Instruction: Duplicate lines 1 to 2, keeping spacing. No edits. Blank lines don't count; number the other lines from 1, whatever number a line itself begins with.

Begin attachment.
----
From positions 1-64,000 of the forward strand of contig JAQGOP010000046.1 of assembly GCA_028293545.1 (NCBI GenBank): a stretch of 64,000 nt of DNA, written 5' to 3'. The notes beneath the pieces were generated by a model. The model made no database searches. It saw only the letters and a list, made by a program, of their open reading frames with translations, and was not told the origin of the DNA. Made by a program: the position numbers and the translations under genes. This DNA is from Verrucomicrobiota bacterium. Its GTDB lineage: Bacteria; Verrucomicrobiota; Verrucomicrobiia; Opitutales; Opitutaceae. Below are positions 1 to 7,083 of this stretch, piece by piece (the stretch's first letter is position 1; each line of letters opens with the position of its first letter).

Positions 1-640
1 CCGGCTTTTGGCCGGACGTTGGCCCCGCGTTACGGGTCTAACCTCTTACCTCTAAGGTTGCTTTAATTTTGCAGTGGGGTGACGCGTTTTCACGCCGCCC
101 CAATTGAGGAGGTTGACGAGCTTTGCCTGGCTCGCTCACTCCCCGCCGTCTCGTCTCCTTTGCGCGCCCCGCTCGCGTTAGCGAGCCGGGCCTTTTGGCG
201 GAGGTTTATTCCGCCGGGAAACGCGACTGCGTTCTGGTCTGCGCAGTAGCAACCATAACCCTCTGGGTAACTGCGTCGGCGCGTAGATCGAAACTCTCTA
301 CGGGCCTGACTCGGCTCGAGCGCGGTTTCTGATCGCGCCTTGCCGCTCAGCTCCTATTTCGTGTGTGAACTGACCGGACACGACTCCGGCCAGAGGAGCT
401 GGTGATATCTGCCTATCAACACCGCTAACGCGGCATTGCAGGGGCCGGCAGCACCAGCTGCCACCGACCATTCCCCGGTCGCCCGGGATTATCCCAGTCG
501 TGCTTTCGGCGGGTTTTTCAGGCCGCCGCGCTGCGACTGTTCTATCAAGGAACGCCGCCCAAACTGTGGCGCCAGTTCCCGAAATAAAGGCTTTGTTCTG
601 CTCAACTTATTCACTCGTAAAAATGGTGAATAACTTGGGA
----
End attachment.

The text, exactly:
From positions 1-64,000 of the forward strand of contig JAQGOP010000046.1 of assembly GCA_028293545.1 (NCBI GenBank): a stretch of 64,000 nt of DNA, written 5' to 3'. The notes beneath the pieces were generated by a model. The model made no database searches. It saw only the letters and a list, made by a program, of their open reading frames with translations, and was not told the origin of the DNA. Made by a program: the position numbers and the translations under genes. This DNA is from Verrucomicrobiota bacterium. Its GTDB lineage: Bacteria; Verrucomicrobiota; Verrucomicrobiia; Opitutales; Opitutaceae. Below are positions 1 to 7,083 of this stretch, piece by piece (the stretch's first letter is position 1; each line of letters opens with the position of its first letter).

Positions 1-640